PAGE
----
Most of my friends, for different reasons, have joined the we-love-audiobooks club. I have tried it a couple of times, first with The Girl on the Train, by Paula Hawkins, then with Game of Thrones, by George R.R. Martin. Both times I didn’t succeed. Without any warning, my mind went on thinking about what to do the following week, what my mother had told me the day before or what I felt like eating for lunch… My brain was doing anything but listening to the audiobook.
The article Audiobooks: Are you ‘cheating’ if you listen rather than read traditionally?, by David Rothman, jumped in front of my eyes while I was browsing on TeleRead for a digital media/e-publishing news to write about.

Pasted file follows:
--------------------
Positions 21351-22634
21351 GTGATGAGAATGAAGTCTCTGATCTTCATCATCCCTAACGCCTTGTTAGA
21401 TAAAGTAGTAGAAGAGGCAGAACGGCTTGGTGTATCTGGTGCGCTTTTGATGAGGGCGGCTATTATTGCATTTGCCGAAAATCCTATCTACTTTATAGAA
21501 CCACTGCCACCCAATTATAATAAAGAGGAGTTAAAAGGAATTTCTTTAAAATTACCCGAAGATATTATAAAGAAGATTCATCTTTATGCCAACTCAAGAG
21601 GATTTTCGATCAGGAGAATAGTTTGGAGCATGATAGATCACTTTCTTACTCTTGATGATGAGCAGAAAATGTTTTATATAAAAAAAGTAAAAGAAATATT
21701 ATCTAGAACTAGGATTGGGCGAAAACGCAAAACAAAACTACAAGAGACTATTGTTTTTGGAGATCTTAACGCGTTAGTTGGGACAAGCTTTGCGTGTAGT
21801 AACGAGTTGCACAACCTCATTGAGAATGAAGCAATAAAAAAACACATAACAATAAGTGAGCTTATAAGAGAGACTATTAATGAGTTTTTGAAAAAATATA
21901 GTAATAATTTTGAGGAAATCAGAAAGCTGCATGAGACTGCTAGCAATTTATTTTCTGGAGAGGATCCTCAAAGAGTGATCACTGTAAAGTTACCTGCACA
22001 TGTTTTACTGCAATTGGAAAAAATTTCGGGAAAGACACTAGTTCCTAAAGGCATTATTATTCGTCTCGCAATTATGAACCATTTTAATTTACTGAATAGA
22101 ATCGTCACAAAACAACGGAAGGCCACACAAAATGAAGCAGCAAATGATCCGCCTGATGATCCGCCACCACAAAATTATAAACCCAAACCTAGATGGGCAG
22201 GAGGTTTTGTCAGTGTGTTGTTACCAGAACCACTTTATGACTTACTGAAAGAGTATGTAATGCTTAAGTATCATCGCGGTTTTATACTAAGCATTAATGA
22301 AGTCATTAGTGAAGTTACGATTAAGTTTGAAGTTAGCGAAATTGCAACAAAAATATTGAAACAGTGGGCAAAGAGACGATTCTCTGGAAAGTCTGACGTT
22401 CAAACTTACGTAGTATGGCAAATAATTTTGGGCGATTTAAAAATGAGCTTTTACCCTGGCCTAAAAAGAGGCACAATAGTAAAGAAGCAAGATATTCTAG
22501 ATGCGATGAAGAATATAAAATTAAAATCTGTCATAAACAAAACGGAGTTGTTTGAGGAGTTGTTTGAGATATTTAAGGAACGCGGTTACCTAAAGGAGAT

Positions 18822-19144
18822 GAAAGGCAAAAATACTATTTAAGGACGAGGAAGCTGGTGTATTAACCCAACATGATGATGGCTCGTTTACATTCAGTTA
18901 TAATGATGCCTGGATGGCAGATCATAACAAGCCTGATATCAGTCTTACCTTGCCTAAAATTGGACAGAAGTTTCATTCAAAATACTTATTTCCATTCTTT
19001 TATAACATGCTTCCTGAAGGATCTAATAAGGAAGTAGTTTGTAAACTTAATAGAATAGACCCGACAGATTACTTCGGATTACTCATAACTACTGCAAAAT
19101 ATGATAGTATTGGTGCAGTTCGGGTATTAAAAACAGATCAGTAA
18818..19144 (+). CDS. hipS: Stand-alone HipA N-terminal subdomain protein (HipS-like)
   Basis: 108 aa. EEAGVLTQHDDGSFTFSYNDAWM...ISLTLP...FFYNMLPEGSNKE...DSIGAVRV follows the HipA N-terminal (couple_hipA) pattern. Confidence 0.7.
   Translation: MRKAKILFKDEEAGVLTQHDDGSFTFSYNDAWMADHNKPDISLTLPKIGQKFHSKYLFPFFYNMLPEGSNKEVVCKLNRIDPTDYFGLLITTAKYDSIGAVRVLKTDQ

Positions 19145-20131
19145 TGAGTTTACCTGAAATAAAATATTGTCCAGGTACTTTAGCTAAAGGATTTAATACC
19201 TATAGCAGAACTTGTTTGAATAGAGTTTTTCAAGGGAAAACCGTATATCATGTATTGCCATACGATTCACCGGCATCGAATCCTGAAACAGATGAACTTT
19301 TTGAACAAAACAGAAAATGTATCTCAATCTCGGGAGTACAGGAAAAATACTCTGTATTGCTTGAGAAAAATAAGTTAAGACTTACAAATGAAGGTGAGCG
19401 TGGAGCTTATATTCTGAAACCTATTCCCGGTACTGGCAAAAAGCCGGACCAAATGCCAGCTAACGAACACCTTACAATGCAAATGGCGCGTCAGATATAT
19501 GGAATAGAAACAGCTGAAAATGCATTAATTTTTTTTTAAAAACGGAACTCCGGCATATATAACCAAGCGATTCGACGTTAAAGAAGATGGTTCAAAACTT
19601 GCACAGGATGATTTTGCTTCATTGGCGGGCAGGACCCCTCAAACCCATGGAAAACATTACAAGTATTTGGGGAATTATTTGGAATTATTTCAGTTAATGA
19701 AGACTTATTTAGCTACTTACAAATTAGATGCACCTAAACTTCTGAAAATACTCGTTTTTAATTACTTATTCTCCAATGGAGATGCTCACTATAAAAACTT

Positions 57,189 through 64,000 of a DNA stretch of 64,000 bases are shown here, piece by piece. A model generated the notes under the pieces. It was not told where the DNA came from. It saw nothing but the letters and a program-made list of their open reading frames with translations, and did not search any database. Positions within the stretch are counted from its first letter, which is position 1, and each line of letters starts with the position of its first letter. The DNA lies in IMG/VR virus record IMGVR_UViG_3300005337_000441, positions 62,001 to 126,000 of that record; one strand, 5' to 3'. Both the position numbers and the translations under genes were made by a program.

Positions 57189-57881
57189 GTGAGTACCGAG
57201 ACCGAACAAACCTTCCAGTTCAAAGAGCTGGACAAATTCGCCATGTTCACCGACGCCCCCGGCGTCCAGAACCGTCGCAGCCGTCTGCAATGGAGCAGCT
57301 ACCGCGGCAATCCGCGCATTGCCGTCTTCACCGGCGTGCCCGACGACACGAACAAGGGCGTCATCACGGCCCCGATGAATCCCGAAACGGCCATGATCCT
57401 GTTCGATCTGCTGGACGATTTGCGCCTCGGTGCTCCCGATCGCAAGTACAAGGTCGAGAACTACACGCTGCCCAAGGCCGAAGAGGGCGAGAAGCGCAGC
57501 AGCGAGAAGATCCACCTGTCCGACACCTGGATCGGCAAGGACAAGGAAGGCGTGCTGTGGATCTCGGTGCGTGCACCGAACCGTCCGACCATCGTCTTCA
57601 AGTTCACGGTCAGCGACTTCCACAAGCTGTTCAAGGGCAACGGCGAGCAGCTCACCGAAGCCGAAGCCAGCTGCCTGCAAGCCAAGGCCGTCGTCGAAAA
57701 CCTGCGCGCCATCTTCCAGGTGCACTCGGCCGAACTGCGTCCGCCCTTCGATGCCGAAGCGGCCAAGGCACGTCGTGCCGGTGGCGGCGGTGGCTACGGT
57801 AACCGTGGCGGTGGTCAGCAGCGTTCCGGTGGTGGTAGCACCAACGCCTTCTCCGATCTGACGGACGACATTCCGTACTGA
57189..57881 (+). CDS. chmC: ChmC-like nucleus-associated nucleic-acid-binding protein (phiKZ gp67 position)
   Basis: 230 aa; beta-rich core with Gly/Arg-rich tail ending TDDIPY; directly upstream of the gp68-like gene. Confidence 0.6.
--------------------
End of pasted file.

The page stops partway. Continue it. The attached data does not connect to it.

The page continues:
In the article, Rothman explores pros and cons of audiobooks versus the traditional book. He also discusses whether or not listening to an audiobook rather than reading it traditionally is cheating.
I don’t see any reason for rivalry or cheating. The truth is that different people like different forms of media. What works perfectly for one doesn’t necessarily have to work for the other. I personally don’t switch a good, old friend book by an audiobook. It doesn’t matter who is making the voices on the audiobook; I have accepted that I have a hard time listening to audio and work much better when I read.
I don’t think that people who listen to audiobooks are cheaters. The same way people can skip a book and jump to its end, audiobooks offer the same option. To me, it’s not the format that the book is delivered that matters. All that matters is whether or not it’s a good story.